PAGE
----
Everyone is in desperate need of a summer holiday this year.
With the ease of hopping on a ferry to neighbouring European countries, or boarding the Eurotunnel to France, driving holidays on the continent have proven increasingly popular.
However, it's definitely worth knowing what to expect before you go so you're not caught short if anything were to go wrong.
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Even if you have embarked on a trip like this in the past, you'll find that some things may have changed recently due to Brexit restrictions being brought in.
There is nothing like going on a European adventure though, and you shouldn't let anything stop you from moving ahead with one. Let's get into everything you should be aware of before setting off.
EU travel post-Brexit
Despite the UK leaving the European Union (EU), you do not need any special visas or a green card to travel around, and you can still use your UK driving license.
The point of a green card is to show that you are insured to drive in Europe, but this is no longer a requirement and therefore less to worry about before you go.
If driving your own car, you will need to take your V5C logbook with you, and even if your car has a GB logo on the number plate, you will still be required to put a GB sticker on the back of your car.
So there's not too much change there even though we are no longer part of the EU. But it's still critical you follow the requirements to ensure you avoid getting yourself into trouble with local law enforcement.
EU countries are pretty hot when it comes to speeding and there can be some significantly high fines if you are caught over the limit.
The police have the right to seize your car or even impound it if they believe you to be going considerably over the limit in place.
But most of the time it would be a fine ranging from as little as €10 in Germany to a bank-breaking €4,400 in Italy - all depending on how much you are exceeding the limit by, of course.
It's highly unlikely that any speeding offences would transfer over to points on your license back home - namely because of the lack of data sharing between the UK and EU since Brexit, but just be careful.
The simplest way to avoid these charges is to not speed at all. Always keep an eye on the road signs, especially when going from a rural to an urban area and vice versa.
Using a sat-nav could be a good way around missing any vital speed signs as most will typically flash up the maximum speed limit of the road you are on.
We have several motorway tolls in the UK, but there are far more across Europe.
Motorways make up the vast majority of roads on the continent so it tends to be pretty tricky getting from one place to another without avoiding a toll stop.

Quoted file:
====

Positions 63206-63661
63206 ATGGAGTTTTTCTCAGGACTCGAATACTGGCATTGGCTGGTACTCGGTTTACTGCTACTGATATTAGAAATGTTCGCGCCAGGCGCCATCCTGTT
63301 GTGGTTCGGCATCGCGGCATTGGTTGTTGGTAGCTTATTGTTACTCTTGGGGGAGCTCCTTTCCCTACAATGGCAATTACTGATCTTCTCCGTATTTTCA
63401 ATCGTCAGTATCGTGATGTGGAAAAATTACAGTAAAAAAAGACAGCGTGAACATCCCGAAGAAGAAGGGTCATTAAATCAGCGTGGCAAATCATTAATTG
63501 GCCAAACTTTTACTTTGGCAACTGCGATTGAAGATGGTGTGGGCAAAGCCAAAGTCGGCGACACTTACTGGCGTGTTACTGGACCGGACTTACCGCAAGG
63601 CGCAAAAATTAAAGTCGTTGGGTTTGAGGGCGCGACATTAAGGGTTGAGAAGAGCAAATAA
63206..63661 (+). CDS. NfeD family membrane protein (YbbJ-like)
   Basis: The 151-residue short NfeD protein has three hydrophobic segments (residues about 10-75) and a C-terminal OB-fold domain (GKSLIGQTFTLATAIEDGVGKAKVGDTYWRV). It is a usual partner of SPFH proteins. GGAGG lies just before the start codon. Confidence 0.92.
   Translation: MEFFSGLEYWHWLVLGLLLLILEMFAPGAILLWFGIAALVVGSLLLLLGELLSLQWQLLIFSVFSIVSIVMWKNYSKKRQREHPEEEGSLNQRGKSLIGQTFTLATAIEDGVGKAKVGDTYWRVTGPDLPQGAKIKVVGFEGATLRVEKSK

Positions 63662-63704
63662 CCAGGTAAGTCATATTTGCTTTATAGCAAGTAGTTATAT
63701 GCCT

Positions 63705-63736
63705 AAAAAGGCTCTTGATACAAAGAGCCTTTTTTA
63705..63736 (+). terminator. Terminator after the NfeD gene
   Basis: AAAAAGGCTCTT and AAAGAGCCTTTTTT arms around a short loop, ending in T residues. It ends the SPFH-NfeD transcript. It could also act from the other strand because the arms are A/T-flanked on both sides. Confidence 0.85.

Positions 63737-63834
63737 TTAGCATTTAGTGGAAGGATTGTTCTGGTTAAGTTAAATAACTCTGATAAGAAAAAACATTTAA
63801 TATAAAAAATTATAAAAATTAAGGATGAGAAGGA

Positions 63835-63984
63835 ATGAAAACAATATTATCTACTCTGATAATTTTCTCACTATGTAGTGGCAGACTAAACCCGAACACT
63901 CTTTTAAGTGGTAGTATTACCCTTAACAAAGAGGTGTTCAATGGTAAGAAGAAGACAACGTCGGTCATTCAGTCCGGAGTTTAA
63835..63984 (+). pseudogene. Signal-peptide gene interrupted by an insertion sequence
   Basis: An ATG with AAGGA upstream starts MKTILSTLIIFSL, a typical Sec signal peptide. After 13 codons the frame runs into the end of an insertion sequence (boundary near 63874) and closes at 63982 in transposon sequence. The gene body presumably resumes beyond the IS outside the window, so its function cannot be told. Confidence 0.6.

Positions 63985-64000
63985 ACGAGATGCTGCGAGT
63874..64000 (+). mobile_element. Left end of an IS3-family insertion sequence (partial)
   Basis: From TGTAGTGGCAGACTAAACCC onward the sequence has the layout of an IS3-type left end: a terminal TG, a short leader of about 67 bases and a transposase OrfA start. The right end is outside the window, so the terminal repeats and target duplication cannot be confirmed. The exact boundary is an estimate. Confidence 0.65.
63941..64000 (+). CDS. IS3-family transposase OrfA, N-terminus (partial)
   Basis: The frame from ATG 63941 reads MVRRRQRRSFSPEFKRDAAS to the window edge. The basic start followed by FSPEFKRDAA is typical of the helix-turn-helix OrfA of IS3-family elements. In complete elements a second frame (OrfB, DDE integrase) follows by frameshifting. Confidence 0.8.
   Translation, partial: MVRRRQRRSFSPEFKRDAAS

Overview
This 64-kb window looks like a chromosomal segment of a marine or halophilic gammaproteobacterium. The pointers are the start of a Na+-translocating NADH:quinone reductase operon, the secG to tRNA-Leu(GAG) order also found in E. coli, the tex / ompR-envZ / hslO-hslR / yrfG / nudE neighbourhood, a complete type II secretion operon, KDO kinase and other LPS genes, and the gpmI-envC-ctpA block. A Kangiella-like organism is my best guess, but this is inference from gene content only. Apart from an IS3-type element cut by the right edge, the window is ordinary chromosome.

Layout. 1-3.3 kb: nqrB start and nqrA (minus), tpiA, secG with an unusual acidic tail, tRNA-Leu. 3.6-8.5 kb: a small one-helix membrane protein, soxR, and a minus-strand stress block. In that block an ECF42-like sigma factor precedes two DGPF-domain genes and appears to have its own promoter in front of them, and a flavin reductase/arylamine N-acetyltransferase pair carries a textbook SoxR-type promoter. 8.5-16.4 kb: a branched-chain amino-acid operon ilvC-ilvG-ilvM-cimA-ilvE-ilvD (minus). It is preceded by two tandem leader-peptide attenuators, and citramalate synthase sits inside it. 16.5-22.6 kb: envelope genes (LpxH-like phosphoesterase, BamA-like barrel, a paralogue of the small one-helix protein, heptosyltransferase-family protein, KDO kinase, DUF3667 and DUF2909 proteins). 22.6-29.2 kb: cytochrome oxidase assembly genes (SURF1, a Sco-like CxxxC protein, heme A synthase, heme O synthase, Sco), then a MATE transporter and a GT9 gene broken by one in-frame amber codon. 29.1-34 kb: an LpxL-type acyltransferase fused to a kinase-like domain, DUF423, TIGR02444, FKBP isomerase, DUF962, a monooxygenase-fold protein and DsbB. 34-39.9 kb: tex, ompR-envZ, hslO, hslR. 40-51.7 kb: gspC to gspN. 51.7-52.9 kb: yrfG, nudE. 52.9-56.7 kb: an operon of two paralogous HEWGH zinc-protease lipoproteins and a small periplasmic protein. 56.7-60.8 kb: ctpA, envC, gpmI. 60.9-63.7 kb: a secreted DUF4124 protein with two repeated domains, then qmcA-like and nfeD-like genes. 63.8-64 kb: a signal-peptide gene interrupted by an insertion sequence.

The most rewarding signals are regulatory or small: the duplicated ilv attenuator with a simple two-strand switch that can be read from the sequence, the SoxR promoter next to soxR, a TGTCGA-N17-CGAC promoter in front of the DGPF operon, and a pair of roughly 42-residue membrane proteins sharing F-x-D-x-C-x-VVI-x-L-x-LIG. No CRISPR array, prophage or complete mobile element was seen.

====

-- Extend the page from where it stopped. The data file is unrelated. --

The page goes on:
If you don't have the local currency on you, that should be no issue as they tend to accept debit and credit cards - unlike some tolls in the UK.
The amount you pay will vary on the distance you are travelling, as they are located at various points across the whole motorway rather than just one stop along the way.
You won't often have to pay particularly large amounts at each toll, but that can quickly add up if travelling along the whole stretch of motorway, with some routes costing as much as €65 if you were to go from one end to the other.
It's best to do a bit of research about where toll booths are across the duration of your journey so you can budget for them ahead of time and not get caught out.
Most standard 12-month insurance policies in the UK will cover you in some EU countries for 30 days. But it would be wise for you to check your insurance policy in full to confirm that.
Some comprehensive insurance may only offer you third-party cover abroad which could affect you if you were to be involved in an accident that's your fault.
You should consider upgrading your insurance to ensure you have the best coverage available, just in case anything were to happen.
Standard police checks in Europe are fairly commonplace and you shouldn't be worried if you are asked to pull over.
The laws are not too dissimilar to those in the UK, so you should act like you would if pulled over here and be prepared to show the same documents as you would at home.
However, if you have committed an offence and are asked to pay an on-the-spot fine, you should be prepared to do so, or risk your car being seized or even impounded.
Make sure you know which roads you need to take, where you may need to stop for petrol, and places where you can stop for food, drink or rest if you need it.
Because you aren't driving in your own country, it is best to err on the side of caution and take that extra little bit of care when out there.
The Europeans drive on the other side of the road to us so it can take a little bit of getting used to when you immediately start driving.
Take particular care when you come to roundabouts and junctions as they will appear quite strange initially.